Is a real or artificial Christmas tree more environmentally friendly?
There is a lot of debate on whether or not you should be buying a real or artificial Christmas tree this Christmas. Really, it comes down to preference. While both have their flaws, used correctly, they can have a very similar impact on the environment.
There are many factors that are dependent for determining the carbon footprint of both real and artificial trees. This helps to come to a conclusion on which is the best to buy for value.
Where you get your tree is a big part of whether or not your carbon footprint will go up. Buying a real tree, you may think it’s better for the environment, but if the tree has been imported, transit can largely increase the carbon emissions attached to your tree. This is why it is advised that if you do choose a real tree, it’s best to try and source it locally. On top of reducing carbon emissions, it helps to support local businesses.
Another thing to consider is the disposal of the tree. The most common ways to dispose of the tree once the festivities are over, is to send them to landfill or to burn them. Landfill has a much higher carbon footprint than burning. Burning the tree produces the least amount of carbon dioxide, if the tree isn’t intended to be reused.
How can you reuse a real Christmas tree?
Getting a potted tree with roots, allows you to replant it and use it year after year. It also helps reduce carbon emissions by absorbing carbon dioxide from the environment and when completely done being used as a Christmas tree, can be planted in your garden, where it can thrive. To do this, the user would need to ensure that it had roots and was fit for the intended purpose of being replanted. If sourced locally, this could be a very appealing option to reducing the carbon footprint of the tree, without having to go without one.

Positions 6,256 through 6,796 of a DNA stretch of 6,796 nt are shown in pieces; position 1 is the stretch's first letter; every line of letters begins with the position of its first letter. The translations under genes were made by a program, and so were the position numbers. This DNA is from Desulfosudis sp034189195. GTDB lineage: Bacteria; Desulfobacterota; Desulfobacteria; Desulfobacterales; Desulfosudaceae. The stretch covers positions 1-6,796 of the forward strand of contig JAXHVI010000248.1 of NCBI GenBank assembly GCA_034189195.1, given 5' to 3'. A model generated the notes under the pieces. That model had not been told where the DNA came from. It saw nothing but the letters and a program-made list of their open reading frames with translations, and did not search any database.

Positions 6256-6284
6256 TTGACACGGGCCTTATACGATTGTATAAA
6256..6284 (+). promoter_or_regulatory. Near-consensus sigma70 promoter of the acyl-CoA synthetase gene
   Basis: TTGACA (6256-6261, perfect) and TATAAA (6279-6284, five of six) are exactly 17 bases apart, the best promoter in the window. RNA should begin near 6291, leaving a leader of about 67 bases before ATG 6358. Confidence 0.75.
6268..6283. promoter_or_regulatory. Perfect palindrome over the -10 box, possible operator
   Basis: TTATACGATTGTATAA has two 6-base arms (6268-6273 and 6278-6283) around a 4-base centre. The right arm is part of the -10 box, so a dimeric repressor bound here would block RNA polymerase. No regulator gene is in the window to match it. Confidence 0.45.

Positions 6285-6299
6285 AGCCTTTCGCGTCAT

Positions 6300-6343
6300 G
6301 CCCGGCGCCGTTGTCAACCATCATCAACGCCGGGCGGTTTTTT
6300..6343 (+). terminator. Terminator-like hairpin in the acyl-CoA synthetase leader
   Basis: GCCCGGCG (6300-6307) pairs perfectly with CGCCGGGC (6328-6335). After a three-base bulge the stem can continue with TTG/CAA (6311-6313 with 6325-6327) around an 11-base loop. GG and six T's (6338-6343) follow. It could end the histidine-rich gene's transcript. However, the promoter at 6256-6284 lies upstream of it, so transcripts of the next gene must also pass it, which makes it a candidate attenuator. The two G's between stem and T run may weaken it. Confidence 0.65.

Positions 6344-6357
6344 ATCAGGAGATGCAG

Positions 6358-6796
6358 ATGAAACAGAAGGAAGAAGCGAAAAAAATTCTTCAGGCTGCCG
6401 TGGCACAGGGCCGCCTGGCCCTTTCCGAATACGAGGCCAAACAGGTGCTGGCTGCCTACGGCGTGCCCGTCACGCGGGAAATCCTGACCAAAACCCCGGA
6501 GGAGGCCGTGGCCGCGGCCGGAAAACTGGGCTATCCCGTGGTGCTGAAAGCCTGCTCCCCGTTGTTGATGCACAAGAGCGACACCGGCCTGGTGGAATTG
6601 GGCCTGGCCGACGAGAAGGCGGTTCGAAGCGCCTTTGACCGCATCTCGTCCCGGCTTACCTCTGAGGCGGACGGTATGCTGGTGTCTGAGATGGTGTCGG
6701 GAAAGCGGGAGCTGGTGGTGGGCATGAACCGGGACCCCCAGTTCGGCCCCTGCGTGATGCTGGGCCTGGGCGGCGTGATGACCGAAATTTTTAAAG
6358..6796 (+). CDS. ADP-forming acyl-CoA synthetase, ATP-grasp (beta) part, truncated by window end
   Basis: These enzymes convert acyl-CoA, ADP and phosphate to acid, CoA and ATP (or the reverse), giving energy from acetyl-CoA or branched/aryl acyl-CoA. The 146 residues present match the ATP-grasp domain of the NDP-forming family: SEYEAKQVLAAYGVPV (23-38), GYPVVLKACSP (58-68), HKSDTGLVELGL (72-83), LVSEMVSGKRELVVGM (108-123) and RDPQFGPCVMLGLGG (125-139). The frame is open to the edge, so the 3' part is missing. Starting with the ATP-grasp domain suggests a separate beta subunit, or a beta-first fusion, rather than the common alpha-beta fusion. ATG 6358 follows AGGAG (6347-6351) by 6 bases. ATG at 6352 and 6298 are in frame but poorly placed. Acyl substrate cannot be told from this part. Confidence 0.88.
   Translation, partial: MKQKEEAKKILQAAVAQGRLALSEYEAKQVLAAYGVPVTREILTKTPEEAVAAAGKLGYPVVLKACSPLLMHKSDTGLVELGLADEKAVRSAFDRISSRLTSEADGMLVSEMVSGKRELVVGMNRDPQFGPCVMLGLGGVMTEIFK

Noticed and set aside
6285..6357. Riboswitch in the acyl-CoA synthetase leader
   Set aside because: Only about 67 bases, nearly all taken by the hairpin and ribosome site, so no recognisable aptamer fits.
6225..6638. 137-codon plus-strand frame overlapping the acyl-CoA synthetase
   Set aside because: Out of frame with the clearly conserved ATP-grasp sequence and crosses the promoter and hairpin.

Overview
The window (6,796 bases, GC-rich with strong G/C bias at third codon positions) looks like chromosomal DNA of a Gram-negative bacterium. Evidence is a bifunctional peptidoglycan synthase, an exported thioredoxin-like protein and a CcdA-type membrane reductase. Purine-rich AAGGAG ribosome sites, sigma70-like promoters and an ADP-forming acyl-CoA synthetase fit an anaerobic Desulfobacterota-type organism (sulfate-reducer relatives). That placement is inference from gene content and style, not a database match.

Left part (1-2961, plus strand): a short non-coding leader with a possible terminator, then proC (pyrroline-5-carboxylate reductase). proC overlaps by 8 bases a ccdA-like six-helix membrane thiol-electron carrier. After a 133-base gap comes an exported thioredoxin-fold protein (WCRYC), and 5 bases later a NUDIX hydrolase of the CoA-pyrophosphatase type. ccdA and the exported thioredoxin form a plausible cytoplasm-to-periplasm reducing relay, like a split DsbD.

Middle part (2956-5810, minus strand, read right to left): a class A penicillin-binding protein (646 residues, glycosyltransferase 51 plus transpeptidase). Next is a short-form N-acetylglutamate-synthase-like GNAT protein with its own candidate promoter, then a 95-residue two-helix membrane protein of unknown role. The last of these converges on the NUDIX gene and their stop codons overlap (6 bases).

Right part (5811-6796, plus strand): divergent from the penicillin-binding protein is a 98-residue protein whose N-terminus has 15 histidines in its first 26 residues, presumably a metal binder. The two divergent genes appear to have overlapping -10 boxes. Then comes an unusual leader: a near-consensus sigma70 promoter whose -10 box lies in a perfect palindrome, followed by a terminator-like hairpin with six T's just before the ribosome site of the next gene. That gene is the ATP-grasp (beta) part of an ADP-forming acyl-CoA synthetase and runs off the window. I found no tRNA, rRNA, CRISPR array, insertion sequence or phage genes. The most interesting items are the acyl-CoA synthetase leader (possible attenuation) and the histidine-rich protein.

Are fake Christmas trees bad?
The short answer? No. An artificial tree has its pros and cons, just like a real tree. Again, transit of the tree is something to consider. While looking at the carbon emission for a fake tree, something to note is that the carbon footprint for a fake tree, is 10 times more than that of a real tree that is burnt at the end of its life. An artificial tree is intended for reuse, so whether or not it ends up with the same carbon footprint as buying a real tree every year, is dependent on the user. For example, if a fake tree was bought once and used over 10 years, it would end up with the same carbon footprint as buying a new tree every year and burning it on a bonfire. With how artificial trees are now designed, making one last 10 years can be possible, if it is of the right quality.
So, which is better?
If you were to pick between the two, a real or artificial Christmas tree, it all comes down to the user. The most common ways of obtaining and disposing of a real tree vs the reusability of a fake tree, either can be as eco-friendly as the other.
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